By Ruth B Murray

Proofreading is the final stage of the editing process, focusing on surface errors such as misspellings and mistakes in grammar and punctuation, and should be done only after you’ve completed other editing revisions. Some proofreading pointers:

  • Choose an environment that is quiet and free from distractions;
  • Read the whole document for the ‘big picture’;
  • Scan for visual style, word division and word spacing;
  • Read the document several times;
  • Proofread for only one type of error at a time;
  • Don’t rely on spell or grammar checkers;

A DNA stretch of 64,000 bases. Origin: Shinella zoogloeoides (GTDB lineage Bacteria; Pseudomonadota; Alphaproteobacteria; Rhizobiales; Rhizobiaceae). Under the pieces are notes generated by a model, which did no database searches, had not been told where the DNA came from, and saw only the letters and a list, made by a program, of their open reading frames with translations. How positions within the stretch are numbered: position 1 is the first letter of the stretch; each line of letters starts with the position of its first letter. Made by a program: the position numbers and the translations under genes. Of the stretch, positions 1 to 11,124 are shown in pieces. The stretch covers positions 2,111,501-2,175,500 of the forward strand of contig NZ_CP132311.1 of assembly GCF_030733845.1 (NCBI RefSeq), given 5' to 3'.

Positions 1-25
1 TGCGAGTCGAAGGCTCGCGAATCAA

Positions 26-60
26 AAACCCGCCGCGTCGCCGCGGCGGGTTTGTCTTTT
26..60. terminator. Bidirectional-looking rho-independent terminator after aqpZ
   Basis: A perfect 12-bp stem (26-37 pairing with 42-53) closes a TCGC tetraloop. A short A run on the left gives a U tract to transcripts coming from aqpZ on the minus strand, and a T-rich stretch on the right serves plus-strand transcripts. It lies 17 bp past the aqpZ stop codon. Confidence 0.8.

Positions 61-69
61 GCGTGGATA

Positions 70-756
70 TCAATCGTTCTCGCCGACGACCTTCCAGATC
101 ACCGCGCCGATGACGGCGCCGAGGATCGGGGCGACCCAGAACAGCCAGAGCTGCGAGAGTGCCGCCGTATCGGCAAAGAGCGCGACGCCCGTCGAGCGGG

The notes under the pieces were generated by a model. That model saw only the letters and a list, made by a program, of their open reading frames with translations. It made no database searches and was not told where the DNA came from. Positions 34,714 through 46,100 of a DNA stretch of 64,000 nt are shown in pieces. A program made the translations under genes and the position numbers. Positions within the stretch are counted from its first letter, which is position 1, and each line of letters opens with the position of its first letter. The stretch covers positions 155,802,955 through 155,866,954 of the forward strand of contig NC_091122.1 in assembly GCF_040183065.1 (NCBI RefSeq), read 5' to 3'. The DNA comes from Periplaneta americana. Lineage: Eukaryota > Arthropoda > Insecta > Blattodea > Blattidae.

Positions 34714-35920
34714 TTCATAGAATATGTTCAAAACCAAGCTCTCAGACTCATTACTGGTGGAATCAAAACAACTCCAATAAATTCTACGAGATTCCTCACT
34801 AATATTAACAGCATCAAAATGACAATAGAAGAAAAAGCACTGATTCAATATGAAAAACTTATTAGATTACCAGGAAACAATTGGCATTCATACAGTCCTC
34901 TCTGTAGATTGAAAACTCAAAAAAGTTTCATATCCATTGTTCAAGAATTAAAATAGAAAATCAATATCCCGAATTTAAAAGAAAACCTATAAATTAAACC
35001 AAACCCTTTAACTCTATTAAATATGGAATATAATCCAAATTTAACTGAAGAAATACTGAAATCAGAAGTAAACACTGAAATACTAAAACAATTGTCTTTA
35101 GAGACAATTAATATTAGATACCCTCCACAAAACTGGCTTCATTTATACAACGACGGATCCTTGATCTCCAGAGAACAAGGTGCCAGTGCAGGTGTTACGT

• Read very slowly; read out loud and read one word at a time;
  • Read what is actually on the page, not what you think is there;
  • Re-read, focusing on the types of errors you often make; and
  • Circle each punctuation mark and look at each one separately.

It is rare to find a piece of writing that is completely error-free. Professional editors proofread as many as ten times. Publishing houses hire teams to read in pairs, out loud, and errors can still occur. The important thing is to make the process systematic and focused so that you catch as many errors as possible in the least amount of time.